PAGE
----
Get inspired by the Northshore's art spaces. Here's a day's worth of gallery-hopping.
Get thee fortified with strong coffee and a great breakfast at Mattina Bella in downtown Covington before hitting the historic district's art galleries and shops.
The historic St. John District is home to a number of galleries, starting with Columbia Street and the St. Tammany Art Association at the center of it all. Housed in a 19th Century building known as the “Art House”, the nonprofit hosts studio art classes, three galleries and community events throughout the year. The Miriam Barranger Gallery displays continuous rotating exhibitions by local and national artists, and the Severson and Williamson Galleries hold fine art and crafts by members working in in a variety of media. Shoppers will also find books by and about local artists, handmade jewelry and accessories, and other gift items. Before you go, be sure to check out the lush courtyard facing Columbia.
Across the street is Tripolo Gallery, exhibiting fine contemporary art by highly-collected artists from across the region. Next door is the first of three galleries in the area that bear the artists name: Rolland Golden Gallery, showcasing paintings throughout the career of the internationally acclaimed artist, plus full-color books cataloging his works.
Just up the street is Savoye Originals, where you'll find fine art and original furniture handmade from reclaimed and salvaged materials by Steve Savoye. A short stroll north to Lockwood Street and around the corner on Florida is the Overby Gallery, featuring paintings by James Overby and other local artists.
Head south on New Hampshire to tree-lined Rutland you’ll find Rutland Street Gallery near the corner of Lee Lane. Featuring over a dozen fine artists, you’ll find paintings, pottery, photography, sculptures and more.
You don’t want to miss S A L A D I N O Gallery, just a hop over to Boston Street’s across from Southern Hotel. The new structure houses a family of well established, mid-career and up-and-coming artists and a cool patio. In the opposite direction, just before the Bogue Falaya Bridge at Boston Commons, is Art House Boston, featuring contemporary paintings by five St. Tammany artists.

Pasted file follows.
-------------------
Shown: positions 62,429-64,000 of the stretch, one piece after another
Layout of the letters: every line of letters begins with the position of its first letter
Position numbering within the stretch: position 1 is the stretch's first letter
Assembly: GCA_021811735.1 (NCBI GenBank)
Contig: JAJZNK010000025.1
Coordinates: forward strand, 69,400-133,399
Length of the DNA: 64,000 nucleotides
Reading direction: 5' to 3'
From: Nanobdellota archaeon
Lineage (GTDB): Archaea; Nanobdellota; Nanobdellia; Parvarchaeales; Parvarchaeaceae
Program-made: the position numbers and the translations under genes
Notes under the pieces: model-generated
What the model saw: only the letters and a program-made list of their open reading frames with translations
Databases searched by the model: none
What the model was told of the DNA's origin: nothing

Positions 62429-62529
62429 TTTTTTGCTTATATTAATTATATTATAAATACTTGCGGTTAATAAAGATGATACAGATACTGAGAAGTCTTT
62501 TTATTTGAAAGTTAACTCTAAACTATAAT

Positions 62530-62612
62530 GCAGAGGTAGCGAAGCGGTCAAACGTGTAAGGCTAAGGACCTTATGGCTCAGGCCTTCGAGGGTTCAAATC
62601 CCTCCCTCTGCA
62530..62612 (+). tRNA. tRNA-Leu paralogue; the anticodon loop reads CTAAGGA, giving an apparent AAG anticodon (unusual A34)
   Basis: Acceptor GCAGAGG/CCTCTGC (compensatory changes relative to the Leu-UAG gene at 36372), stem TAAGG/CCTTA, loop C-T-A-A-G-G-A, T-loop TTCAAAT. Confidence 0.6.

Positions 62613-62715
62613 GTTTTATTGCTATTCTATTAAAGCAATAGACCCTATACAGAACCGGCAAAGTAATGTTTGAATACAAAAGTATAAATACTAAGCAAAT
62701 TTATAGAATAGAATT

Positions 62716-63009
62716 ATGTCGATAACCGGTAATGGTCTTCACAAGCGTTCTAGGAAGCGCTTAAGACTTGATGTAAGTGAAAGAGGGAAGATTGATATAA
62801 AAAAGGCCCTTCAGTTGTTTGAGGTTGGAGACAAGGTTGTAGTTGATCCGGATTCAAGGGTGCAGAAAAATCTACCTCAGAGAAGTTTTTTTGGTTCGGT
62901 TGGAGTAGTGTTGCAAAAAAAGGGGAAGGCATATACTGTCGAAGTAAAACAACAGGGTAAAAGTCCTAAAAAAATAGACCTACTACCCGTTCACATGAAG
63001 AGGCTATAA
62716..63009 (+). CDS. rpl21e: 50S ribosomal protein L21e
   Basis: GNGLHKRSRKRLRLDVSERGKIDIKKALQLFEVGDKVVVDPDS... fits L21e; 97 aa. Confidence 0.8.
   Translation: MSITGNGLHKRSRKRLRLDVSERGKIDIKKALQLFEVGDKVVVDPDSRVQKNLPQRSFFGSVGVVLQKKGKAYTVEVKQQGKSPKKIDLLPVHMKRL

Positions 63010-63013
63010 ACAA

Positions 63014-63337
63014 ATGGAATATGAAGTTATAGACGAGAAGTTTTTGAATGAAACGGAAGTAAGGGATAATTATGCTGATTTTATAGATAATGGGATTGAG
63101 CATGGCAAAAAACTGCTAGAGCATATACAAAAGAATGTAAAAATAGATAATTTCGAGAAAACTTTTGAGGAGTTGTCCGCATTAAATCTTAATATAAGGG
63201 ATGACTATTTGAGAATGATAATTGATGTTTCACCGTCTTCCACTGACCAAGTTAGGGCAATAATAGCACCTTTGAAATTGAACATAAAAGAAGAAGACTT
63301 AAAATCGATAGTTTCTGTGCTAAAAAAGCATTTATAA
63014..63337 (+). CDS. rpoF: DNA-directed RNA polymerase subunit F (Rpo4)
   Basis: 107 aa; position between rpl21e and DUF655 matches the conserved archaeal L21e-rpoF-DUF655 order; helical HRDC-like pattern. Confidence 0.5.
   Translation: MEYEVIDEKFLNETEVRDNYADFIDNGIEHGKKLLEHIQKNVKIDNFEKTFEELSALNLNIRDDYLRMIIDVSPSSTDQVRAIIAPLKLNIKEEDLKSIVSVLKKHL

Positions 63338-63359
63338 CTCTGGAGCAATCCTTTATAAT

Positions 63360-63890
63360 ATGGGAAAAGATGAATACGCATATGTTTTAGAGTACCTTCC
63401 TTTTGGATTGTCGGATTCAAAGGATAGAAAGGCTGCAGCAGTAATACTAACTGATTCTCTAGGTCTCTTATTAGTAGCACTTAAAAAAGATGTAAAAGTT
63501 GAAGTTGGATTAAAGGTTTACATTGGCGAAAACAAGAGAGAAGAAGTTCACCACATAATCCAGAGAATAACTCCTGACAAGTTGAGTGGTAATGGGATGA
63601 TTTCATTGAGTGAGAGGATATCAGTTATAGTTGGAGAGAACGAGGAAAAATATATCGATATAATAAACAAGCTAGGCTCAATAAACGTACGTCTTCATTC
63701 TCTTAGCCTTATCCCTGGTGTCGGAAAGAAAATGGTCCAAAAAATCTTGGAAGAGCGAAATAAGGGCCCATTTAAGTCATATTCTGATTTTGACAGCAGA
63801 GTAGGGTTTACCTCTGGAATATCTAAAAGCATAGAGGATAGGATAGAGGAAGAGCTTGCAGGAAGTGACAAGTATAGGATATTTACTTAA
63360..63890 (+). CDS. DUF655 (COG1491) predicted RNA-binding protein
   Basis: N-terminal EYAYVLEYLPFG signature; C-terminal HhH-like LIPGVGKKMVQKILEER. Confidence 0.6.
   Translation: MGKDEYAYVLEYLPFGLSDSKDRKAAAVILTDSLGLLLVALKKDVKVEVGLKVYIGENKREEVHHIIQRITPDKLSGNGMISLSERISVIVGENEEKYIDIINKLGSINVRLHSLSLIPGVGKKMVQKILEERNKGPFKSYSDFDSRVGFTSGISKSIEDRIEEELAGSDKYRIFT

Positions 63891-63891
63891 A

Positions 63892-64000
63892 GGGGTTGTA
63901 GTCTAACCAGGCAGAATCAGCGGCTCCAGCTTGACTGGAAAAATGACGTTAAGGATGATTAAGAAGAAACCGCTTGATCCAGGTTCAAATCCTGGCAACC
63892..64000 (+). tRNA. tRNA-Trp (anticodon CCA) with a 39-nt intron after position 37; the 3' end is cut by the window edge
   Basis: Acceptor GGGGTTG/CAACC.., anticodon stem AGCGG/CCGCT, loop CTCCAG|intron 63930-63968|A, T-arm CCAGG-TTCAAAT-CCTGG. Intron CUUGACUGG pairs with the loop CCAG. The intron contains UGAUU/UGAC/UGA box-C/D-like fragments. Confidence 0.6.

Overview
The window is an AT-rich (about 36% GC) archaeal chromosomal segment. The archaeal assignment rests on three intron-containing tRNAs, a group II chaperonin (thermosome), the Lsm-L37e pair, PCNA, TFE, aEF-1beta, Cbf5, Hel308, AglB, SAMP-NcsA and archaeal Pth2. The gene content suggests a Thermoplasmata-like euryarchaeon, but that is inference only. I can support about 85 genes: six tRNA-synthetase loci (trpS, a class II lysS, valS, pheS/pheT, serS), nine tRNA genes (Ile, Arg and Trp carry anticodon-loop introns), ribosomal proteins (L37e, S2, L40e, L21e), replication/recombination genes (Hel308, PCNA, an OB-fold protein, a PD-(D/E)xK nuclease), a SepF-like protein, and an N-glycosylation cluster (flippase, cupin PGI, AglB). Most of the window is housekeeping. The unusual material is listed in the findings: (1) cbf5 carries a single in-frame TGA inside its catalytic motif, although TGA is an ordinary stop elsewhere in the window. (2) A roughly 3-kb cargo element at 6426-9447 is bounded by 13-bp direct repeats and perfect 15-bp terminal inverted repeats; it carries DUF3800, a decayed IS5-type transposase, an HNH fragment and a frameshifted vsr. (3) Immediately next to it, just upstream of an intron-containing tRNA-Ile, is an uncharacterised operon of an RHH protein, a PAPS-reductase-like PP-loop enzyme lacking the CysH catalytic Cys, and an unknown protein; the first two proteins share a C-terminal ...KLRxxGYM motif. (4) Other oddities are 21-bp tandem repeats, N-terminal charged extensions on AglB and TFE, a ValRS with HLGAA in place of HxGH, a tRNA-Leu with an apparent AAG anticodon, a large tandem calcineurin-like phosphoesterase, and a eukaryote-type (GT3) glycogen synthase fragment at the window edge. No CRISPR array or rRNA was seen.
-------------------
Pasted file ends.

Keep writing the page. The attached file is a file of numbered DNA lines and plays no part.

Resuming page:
Then head out of downtown Covington on Hwy. 190 south for Impastato Gallery to see colorful paintings by four local artists featuring acrylics, oils and more.
Make the short drive back north on Hwy. 190 for Hwy. 36 to Abita Springs for a visit to the Abita Mystery House at the UCM Museum. The Mystery House is a roadside attraction-like emporium of found objects, interactive installations, Southern humor and outsider art, sprung from the brain of John Preble. Then check out the cultural exhibit at the Trailhead Museum, nestled beside Abita's historic two-story gazebo. Take a break and cool off in the trailhead plaza's water feature next to the park, or stop into the Abita Brew Pub for a glass of Abita Beer’s seasonal brews, on draft.
Leaving Abita on Hwy. 59 south to Hwy. 190, head west toward Causeway Approach. Along the way you’ll find a wide variety of shops, restaurants and cafes, including Café Lynn, with French and Creole cuisine from chef/owner Joey Najolia. Next on your journey is Mandeville City Hall for monthly rotating exhibits by the city’s Artist of the Month. Though they are a bit spread out, you’ll want to be sure to include The Cypress House and Pineapple Gallery in your travels for more contemporary art by local painters and fine craft artists.
Olde Towne is the heart of Slidell’s cultural life, with lots of galleries, shops and eateries within walking distance from each other.
Explore the talents of east St. Tammany artists as well as traveling exhibitions at the Slidell Cultural Center at City Hall on Second Street. The exhibition space presented by the City of Slidell hosts regular shows, competitions and exhibits. Just around the corner on Third Street is Dellsperger Studio & Gallery, showing work by a number of Slidell Art League artists.
Over on Carey Street is I.D.eel Design, whose metal artwork focuses on New Orleans architecture and Louisiana culture and wildlife. Back around on First Street you’ll find Artists’ Galleries de Juneau, with handmade gifts and original creations by local painters, potters, jewelers, and photographers.
Round out your art day (or days!) with a stop at 1808 Front Street. Home base for the East St. Tammany Chamber of Commerce, the building is also home to MARTketPlace at the Chamber, featuring multiple booths by area artists, including lively works at Sambola Gallery, raku ceramics and fine pottery by Pottery Studio KLH, Carnival- themed dolls at Mardi Gras MisChief Gallery, the Bead Society of Slidell and dozens more fine artists, plus books by regional authors and fine gifts. Make your trip on a Thursday and you’ll catch the monthly art opening from 5 to 7pm.
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